AUGUSTA — Legislators will hear testimony this afternoon on a statewide household paint recycling program proposed by the paint industry.
The bill, L.D. 1308, would require paint manufacturers to set up a recycling system funded by a fee on paint sold in the state. It was drafted by the paint industry, which is seeking to pass such laws at state houses across the country, but is expected to be supported by environmental groups and municipalities.
“It would save Maine taxpayers millions in disposal costs while protecting the environment by keeping bulky and toxic products out of landfills and incinerators,” Abby King of the Natural Resources Council of Maine said in a written statement issued earlier this week.
Jim Cohen, the lobbyist representing the American Coatings Association, which drafted the bill, says the industry has sought to get ahead of the paint recycling issue by introducing its own plan. He said it also seeks to have the same approach adopted in various U.S. states, ensuring efficiency and reducing costs that might be passed on to consumers.
It is not clear if Gov. Paul LePage’s administration will support or oppose the bill. In the past, the administration has tried to eliminate existing laws and weaken programs that require manufacturers to be responsible for recycling their products.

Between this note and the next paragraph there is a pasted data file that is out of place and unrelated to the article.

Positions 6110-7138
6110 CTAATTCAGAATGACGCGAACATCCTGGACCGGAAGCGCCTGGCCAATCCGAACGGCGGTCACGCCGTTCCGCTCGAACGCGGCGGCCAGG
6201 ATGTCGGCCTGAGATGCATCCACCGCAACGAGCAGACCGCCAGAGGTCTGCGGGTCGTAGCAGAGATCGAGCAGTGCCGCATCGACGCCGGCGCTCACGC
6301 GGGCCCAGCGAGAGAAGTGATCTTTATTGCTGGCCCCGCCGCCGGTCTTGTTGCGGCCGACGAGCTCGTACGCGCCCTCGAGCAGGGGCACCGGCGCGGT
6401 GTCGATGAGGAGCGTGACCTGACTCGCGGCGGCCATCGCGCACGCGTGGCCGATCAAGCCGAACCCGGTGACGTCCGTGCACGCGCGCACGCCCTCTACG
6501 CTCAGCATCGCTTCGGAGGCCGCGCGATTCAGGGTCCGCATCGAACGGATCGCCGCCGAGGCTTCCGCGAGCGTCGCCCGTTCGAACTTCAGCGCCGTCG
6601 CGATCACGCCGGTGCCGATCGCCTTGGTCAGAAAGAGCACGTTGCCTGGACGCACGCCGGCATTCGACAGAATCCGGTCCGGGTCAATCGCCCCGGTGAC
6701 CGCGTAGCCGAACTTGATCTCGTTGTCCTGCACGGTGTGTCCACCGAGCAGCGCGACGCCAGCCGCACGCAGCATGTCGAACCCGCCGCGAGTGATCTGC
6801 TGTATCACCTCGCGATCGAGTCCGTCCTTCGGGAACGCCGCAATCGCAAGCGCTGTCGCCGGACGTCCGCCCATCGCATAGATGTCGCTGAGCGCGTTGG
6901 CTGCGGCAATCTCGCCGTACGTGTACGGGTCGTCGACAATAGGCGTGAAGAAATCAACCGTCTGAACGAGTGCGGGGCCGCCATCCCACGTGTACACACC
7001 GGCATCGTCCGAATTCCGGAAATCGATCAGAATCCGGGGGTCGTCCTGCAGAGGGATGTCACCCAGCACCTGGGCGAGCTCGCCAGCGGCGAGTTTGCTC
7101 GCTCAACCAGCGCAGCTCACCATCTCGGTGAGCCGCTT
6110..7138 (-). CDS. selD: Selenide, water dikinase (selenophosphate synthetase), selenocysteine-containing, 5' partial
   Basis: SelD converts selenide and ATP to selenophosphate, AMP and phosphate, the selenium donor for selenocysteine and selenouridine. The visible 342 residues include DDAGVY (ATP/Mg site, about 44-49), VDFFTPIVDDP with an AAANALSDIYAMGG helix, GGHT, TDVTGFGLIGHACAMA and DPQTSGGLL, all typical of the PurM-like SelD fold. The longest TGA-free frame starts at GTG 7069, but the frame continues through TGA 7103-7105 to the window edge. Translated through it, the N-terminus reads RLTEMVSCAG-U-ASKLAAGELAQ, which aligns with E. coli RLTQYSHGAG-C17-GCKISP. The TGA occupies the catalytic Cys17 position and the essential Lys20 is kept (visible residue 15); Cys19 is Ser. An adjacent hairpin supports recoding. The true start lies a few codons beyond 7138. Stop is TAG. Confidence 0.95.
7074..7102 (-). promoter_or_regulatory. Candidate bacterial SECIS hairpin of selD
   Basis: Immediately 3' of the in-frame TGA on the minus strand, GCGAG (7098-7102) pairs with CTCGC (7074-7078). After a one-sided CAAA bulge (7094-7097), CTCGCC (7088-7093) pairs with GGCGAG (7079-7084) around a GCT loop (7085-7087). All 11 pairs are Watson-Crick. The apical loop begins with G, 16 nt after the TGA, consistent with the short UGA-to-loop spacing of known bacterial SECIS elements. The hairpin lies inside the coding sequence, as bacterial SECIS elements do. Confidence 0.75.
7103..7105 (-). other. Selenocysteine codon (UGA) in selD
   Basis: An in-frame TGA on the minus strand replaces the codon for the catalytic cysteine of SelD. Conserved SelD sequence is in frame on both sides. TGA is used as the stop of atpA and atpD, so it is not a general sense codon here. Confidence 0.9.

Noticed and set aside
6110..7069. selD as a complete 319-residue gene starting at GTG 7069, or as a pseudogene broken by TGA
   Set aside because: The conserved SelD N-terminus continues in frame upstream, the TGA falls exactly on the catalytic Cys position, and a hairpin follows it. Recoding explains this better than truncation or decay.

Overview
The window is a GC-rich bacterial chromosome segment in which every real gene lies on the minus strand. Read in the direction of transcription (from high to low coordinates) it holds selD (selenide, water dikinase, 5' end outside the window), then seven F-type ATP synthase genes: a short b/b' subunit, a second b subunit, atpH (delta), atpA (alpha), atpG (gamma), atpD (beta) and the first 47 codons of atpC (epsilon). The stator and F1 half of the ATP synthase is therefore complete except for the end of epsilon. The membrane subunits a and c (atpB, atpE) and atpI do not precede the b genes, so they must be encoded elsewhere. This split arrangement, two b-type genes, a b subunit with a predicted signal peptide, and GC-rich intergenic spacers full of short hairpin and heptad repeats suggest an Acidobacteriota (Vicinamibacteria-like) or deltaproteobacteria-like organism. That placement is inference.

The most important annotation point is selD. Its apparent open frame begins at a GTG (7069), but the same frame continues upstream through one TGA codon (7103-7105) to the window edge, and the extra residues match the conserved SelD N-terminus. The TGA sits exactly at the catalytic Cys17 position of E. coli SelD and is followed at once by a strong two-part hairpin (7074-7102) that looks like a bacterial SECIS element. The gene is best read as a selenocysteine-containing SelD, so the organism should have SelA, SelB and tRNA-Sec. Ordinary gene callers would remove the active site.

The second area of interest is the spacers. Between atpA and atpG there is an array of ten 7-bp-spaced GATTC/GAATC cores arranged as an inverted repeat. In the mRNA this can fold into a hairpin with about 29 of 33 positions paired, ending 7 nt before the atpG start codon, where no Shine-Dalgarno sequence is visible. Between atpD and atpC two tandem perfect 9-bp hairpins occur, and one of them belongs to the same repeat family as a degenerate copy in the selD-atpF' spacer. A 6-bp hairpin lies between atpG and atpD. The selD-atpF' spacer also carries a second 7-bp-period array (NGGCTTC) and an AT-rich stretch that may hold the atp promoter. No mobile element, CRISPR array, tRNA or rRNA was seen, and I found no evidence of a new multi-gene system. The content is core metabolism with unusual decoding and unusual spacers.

Public testimony on the bill will be heard by legislators on the Environment and natural resources committee Thursday afternoon in Augusta. The paint bill is sponsored by Sen. Tom Saviello, R-Wilton.
Legislators will also hear testimony on another bill that seeks to make changes to present and future product stewardship programs, which are recycling programs that require manufacturers to take back their products.
L.D. 1335, sponsored by Rep. Joan Welsh, D-Rockport, creates a standardized framework for all product stewardship programs. It would also repeal an existing legal requirement that retailers take back used cell phones, a measure recommended by the DEP in a report to the legislature earlier this year.